Tuesday, October 02, 2007

Of Letters and Blogging


My father was a great letter writer. He was an insurance agent and often found himself with free time while he was waiting to meet with a customer at their home or workplace. To fill the time, and also because he loved correspondence, he would whip out some of his business stationery and write letters to family and friends.

When I was in college I would get several letters from him each week. In those days long-distance phone calls were expensive and reserved for special occasions or a weekly call from college to check in with home. So I loved getting his letters because he had the gift of writing just like he talked.

El Jefe's mother was also a great correspondent with the gift of sending herself along with her letters. She saved in a scrapbook all of the letters and cards he sent her from England the year he spent at Cambridge.

We treasure the relatively few letters we saved from each of them, particularly since they both passed away when Babs and Portia were preschoolers so they don't remember them very well.

Last night it occurred to me that blogging has taken the place of correspondence for many of us. Like my father, I enjoy writing about what is going on around me but I post it on a blog rather than in the mailbox. Since a blog is way more public than a letter, I reserve the more personal information and reflections for phone calls and face-to-face conversations.

Letter writing has become a lost art. Historians have always found old letters a treasure-trove of information for research. Will historians of the future use blogs in the same way?

7 comments:

Princess of Everything (and then some) said...

That is a very good question. I am in a 3 month swap right now. One of the conditions of the swap is to send out a handwritten letter to your partner once a month. I thought that was a neat condition.

One of my prized posessions is a letter my daddy sent to my great aunt when I was born. She gave it back to my grandmother who kept it for years and gave it to me when I was in my 20's. It means the world to me.

Kathryn said...

The scary thing is that not only am I losing the art of letter writing (actually, that's less of an issue) but WRITING at all...I do nearly everthing on the computer now...even credit card sales now ask for a PIN rather than a signature, and I'm shocked when I do write something by hand at how uncertain and exposed it both looks and feels.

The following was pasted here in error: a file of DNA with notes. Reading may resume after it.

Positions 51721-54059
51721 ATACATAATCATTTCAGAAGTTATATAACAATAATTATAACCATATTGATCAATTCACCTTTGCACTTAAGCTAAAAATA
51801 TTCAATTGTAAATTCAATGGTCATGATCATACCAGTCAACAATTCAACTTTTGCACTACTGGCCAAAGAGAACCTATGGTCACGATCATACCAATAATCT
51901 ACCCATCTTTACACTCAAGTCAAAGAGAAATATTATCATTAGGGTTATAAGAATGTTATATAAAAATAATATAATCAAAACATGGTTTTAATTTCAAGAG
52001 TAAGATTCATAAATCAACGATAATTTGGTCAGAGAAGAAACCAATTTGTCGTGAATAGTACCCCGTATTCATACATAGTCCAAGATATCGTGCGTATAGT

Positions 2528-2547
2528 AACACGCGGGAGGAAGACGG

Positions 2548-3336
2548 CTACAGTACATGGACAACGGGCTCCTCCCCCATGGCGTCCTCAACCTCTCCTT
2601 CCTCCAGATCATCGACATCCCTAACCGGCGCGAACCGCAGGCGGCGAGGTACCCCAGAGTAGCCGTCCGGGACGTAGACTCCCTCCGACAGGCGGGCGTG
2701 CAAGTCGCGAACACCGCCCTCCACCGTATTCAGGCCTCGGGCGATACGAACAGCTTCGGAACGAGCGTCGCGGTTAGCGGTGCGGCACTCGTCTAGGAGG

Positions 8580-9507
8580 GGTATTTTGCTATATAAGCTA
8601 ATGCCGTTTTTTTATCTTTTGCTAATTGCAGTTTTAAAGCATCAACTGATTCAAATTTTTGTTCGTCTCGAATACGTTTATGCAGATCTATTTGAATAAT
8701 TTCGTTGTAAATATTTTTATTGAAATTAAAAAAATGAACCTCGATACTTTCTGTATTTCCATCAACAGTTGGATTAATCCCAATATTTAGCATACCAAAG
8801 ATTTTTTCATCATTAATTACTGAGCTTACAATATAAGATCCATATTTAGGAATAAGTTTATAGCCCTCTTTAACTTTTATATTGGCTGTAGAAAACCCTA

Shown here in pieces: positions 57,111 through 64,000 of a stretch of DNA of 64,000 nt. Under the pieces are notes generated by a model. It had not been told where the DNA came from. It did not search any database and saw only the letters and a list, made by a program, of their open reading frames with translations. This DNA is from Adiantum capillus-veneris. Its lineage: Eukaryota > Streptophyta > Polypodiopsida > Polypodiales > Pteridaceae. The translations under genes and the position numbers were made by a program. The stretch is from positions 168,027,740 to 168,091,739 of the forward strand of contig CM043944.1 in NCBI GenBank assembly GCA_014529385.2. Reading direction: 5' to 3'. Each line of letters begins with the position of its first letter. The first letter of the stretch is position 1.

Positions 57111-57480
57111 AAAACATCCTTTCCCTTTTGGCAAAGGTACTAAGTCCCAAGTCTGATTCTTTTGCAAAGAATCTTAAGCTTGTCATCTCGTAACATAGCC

Presbyterian Gal said...

I am an ardent fan of letter writing and I am trying to teach my son the value of this. Because when you write a letter, you just might get a response, as in:

I wrote to Queen Elizabeth after the death of Princess Diana. And got an answer from her secretary with the sentence, "I am to tell you that The Queen was interested to hear your views and to thank you, once again, for t aking the time to write."

And I wrote to Steven Spielberg after he made "The Saving of Private Ryan" to thank him because of the impact it had on my father. And got an answer from his Public Relations person with the sentence: "...please know your words were received and apreciated."

And there is this great novel written entirely in letters.

reverendmother said...

Thanks for this. It's a very positive spin on blogging, which often gets painted as self-indulgent tripe.

Which it sometimes is... but so can letters be!

Jan said...

I loved hearing about the letter-writers in your past. I have always loved writing letters. I am known for writing cards to people now, because I write letters less and less. Blogging is filling that need for me to write and share.

But it's sad that we're losing handwriting. I see my mother's handwriting on an old scrap of paper and immediately am brought into her presence even though she died 15 years ago. Such memories are being lost.

Cathy said...

Not only is letter writing going by the way side, but beautiful penmanship. I see the little hands of children learning the beauty of cursive, and then I look at adult handwriting -- not pretty!

Very interesting post to ponder.

Reformed Catholic said...

However, in my case using a computer rather then a pen is a good thing. Even as a child, I had very bad handwriting. When I finally had access to a typewriter, I typed my letters, often apologizing for not using a pen.

The dawn of the computer has allowed me to stop apologizing ;)